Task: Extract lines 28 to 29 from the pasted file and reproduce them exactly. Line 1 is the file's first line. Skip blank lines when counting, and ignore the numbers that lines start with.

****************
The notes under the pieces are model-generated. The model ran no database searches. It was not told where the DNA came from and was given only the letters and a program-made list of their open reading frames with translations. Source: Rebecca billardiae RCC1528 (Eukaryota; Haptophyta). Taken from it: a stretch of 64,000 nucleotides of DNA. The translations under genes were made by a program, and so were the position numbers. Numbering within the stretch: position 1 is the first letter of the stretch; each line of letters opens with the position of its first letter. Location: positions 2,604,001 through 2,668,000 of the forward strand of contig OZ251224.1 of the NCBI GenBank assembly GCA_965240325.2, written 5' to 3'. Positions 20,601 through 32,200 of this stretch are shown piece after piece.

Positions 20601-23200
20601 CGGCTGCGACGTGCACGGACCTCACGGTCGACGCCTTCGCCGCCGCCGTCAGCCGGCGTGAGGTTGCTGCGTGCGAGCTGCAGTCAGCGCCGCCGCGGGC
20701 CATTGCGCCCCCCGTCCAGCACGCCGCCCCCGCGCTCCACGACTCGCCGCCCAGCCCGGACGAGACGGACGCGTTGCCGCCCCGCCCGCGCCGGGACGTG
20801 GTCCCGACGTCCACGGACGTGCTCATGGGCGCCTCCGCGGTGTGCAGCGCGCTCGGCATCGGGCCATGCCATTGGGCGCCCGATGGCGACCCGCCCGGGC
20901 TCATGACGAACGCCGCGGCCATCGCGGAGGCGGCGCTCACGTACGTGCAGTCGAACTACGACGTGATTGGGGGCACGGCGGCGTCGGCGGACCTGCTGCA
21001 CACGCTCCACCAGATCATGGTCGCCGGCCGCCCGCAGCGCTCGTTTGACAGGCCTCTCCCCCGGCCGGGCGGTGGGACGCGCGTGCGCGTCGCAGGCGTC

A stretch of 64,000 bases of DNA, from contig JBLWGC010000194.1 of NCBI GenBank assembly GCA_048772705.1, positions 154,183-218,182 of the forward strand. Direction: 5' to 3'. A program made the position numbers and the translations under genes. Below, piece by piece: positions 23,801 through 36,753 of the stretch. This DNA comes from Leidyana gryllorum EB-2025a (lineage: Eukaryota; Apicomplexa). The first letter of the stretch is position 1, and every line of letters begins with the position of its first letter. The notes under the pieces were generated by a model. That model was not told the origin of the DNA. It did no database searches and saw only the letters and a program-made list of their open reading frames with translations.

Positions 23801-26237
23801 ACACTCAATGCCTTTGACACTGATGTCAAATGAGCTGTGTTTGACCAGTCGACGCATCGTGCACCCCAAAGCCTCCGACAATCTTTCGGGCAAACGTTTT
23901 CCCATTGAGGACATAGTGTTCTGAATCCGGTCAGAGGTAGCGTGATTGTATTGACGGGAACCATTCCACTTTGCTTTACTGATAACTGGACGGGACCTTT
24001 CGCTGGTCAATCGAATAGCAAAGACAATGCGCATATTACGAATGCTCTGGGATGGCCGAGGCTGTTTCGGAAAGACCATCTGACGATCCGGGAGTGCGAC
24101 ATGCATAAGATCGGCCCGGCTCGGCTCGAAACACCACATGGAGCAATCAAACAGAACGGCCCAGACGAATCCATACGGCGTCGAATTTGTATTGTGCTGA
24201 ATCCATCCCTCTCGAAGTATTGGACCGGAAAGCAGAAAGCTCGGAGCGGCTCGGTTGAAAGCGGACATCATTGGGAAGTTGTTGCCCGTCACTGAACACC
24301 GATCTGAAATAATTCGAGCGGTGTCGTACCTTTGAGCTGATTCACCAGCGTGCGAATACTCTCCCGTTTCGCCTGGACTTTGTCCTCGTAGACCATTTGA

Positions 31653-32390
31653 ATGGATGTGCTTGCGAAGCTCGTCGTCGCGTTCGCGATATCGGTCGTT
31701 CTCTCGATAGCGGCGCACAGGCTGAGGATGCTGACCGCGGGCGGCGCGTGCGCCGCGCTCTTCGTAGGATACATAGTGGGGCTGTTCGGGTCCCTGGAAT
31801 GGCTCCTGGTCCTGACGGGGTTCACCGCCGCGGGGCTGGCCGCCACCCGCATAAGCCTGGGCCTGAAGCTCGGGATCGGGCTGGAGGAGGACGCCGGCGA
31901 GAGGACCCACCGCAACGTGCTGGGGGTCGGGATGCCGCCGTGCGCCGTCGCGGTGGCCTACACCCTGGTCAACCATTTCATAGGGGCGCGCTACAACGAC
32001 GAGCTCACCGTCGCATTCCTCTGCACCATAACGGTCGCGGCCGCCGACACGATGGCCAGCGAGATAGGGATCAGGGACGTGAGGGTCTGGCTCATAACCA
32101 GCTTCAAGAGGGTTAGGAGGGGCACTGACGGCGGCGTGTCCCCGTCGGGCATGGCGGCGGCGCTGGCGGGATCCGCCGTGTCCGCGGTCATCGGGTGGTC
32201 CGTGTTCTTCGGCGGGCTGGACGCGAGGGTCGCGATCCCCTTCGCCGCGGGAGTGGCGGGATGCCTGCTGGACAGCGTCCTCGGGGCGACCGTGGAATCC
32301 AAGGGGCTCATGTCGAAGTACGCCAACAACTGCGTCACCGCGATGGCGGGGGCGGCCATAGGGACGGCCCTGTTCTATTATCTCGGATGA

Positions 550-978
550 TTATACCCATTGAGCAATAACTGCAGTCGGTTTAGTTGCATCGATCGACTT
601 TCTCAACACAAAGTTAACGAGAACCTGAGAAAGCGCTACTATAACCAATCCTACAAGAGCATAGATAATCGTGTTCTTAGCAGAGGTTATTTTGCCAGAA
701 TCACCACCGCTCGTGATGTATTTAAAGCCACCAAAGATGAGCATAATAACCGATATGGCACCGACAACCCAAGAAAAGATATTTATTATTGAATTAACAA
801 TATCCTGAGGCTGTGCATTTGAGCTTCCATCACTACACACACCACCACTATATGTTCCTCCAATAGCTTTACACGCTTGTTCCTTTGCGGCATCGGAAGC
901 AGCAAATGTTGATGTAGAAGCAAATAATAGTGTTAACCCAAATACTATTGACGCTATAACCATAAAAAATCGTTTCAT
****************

701 TCACCACCGCTCGTGATGTATTTAAAGCCACCAAAGATGAGCATAATAACCGATATGGCACCGACAACCCAAGAAAAGATATTTATTATTGAATTAACAA
801 TATCCTGAGGCTGTGCATTTGAGCTTCCATCACTACACACACCACCACTATATGTTCCTCCAATAGCTTTACACGCTTGTTCCTTTGCGGCATCGGAAGC